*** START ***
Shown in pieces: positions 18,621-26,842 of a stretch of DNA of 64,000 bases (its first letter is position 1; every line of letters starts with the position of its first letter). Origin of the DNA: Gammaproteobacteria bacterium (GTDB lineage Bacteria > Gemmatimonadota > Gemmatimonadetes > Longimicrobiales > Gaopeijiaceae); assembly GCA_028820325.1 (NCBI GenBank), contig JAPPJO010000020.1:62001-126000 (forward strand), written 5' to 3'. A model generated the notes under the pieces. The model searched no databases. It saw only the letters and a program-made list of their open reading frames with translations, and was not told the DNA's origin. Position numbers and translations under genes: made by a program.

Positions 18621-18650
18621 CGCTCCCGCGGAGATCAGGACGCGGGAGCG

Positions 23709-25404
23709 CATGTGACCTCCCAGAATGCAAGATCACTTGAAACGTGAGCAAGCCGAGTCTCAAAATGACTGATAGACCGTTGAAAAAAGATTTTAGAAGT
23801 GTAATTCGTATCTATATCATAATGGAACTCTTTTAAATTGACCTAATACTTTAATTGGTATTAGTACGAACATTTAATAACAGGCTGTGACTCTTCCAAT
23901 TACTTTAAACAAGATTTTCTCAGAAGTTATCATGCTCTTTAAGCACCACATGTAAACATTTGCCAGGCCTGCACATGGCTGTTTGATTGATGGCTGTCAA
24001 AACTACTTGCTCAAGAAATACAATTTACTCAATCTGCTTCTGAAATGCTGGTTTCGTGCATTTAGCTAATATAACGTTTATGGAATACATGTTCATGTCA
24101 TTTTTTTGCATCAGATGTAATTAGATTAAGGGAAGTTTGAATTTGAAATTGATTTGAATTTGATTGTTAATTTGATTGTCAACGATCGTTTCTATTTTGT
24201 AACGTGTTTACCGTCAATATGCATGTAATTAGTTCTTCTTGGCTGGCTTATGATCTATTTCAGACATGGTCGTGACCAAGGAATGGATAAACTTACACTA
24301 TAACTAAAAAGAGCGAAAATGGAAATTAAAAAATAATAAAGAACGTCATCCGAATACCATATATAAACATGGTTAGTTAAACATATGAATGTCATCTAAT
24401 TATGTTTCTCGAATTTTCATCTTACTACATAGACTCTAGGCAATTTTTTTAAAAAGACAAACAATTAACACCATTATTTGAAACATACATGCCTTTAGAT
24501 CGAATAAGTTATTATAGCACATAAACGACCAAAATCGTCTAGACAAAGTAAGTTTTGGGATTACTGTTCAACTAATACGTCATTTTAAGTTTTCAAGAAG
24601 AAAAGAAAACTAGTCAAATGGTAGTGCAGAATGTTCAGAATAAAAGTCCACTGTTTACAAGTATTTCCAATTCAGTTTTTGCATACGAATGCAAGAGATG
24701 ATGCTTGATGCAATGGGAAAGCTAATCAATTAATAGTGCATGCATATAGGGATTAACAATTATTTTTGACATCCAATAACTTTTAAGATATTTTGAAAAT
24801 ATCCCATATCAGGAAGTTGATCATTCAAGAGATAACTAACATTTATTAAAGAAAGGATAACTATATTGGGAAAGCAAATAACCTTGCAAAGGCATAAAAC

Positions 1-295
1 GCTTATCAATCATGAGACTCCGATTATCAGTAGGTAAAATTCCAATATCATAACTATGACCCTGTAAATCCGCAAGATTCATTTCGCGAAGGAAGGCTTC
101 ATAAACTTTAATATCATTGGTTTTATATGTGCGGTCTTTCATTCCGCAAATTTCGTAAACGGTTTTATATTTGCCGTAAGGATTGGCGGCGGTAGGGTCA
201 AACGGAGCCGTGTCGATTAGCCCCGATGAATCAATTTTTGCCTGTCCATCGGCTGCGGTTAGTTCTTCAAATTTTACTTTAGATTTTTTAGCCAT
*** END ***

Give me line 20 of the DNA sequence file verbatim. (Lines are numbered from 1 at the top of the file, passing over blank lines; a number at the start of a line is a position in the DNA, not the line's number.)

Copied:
201 AACGGAGCCGTGTCGATTAGCCCCGATGAATCAATTTTTGCCTGTCCATCGGCTGCGGTTAGTTCTTCAAATTTTACTTTAGATTTTTTAGCCAT